Preventing non-gonococcal urethritis 

As most cases of non-gonococcal urethritis (NGU) are caused by a sexually transmitted infection (STI), the best way to protect yourself is to practise safer sex.

Using a condom when you have sex, including vaginal, oral and anal sex, can help prevent you getting or passing on an STI.

Safer sex

There are a number of steps you can take to ensure you are having safer sex, such as:

  • keeping the number of sexual partners to a minimum
  • using a barrier method of contraception, such as condoms, every time you have vaginal or anal sex  
  • covering the penis with a condom or the female genitals with a latex or plastic square (dam) if you have oral sex  
  • avoid sharing sex toys; if you do share them, make sure you wash or cover them with a new condom before anyone else uses them

Read more about how to use condoms.

You and your partner(s) should have regular check-ups for STIs. If you are not in a stable relationship and are sexually active, you should have a check-up every year. You should have tests more often than this if you have unprotected sex with a new partner, or if you notice any symptoms that worry you.

Testing can be done at your GP surgery, or at a genitourinary medicine (GUM) clinic or sexual health clinic.

You can find sexual health services in your area.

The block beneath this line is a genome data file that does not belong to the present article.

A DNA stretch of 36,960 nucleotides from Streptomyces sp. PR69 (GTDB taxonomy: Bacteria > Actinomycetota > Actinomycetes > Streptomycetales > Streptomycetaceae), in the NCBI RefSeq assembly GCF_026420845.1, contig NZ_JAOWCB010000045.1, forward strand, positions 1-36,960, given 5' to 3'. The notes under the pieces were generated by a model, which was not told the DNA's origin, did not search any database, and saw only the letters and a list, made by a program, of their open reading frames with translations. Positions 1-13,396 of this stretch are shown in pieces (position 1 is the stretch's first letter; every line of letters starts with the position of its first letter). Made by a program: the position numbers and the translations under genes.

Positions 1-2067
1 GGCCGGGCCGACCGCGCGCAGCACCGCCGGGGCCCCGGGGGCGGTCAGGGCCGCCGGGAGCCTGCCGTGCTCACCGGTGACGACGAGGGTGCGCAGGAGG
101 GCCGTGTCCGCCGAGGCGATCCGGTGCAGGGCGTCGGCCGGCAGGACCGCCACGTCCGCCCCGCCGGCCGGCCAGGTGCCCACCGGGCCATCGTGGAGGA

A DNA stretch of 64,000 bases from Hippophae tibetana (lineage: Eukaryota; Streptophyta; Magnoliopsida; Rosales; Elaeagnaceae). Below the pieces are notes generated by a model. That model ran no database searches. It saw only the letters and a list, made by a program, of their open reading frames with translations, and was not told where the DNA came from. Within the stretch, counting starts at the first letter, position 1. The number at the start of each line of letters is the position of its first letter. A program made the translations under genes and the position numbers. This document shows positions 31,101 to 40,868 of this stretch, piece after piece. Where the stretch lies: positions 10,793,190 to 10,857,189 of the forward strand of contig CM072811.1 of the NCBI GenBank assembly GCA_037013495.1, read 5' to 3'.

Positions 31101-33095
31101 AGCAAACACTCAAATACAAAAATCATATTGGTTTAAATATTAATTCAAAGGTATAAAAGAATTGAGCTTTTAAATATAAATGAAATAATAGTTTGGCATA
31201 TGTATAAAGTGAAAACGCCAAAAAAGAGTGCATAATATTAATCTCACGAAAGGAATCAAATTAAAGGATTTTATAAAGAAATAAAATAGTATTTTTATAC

Further help and advice

If you are worried about immediate sexual problems, read about needing help now.

Alternatively, you can call:

  • Sexual health line on 0300 123 7123 for confidential information and advice on sexual health
  • Worth Talking About on 0300 123 29 30 for advice on contraception, sexual health and relationships (Mon-Fri 2pm-8pm, Sat-Sun 2pm-4pm)
  • Brook on 0808 802 1234 for confidential sexual health information and advice for young people under 25 (Mon-fri 11am-3pm)

You can also read and download leaflets about all STIs from the FPA website, or read about sexual health for general information.

Other causes

Not all cases of NGU are caused by an STI. It can also be the result of irritation caused by creams, lotions and objects.

To prevent NGU developing in this way, you should avoid putting anything into the urethra (the tube that carries urine from the bladder out of the body), and stop using creams that cause discomfort around your genitals.

Video: using condoms

When you're about to have sex, how do you persuade your partner that using a condom can still be fun?

Media last reviewed:

Next review due:

Page last reviewed: 02/09/2014

Next review due: 02/09/2016